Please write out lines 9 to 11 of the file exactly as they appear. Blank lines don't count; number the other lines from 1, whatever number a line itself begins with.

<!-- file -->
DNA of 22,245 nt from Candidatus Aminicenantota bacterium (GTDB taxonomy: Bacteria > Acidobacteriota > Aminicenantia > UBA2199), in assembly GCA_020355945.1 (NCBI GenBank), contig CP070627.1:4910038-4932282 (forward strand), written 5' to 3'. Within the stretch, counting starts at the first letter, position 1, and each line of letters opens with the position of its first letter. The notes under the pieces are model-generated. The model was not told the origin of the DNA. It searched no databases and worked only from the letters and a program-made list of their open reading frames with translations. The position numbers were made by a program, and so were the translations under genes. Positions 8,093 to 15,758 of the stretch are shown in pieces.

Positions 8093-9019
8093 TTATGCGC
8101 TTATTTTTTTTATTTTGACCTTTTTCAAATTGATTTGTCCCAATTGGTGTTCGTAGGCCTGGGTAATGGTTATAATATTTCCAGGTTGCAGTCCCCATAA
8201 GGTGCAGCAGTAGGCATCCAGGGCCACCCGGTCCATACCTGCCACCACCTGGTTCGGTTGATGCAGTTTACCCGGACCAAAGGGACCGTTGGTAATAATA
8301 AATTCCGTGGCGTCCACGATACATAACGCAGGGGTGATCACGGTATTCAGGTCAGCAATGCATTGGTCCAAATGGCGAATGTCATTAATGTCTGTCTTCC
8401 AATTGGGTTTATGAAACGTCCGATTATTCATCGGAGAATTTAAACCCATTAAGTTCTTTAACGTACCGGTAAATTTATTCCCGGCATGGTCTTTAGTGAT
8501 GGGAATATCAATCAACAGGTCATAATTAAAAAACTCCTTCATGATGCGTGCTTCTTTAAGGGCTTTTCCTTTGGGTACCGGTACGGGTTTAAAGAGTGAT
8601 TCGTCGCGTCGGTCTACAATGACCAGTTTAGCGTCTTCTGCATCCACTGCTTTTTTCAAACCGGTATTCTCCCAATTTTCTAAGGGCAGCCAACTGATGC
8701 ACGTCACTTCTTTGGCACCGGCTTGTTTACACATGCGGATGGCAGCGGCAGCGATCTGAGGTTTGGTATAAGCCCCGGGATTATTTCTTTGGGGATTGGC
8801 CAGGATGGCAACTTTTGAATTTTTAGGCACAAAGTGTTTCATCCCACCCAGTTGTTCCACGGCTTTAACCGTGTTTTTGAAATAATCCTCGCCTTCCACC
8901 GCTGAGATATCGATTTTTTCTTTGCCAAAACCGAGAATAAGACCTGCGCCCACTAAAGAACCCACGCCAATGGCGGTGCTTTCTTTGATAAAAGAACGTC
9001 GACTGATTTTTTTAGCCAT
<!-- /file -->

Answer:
8601 TCGTCGCGTCGGTCTACAATGACCAGTTTAGCGTCTTCTGCATCCACTGCTTTTTTCAAACCGGTATTCTCCCAATTTTCTAAGGGCAGCCAACTGATGC
8701 ACGTCACTTCTTTGGCACCGGCTTGTTTACACATGCGGATGGCAGCGGCAGCGATCTGAGGTTTGGTATAAGCCCCGGGATTATTTCTTTGGGGATTGGC
8801 CAGGATGGCAACTTTTGAATTTTTAGGCACAAAGTGTTTCATCCCACCCAGTTGTTCCACGGCTTTAACCGTGTTTTTGAAATAATCCTCGCCTTCCACC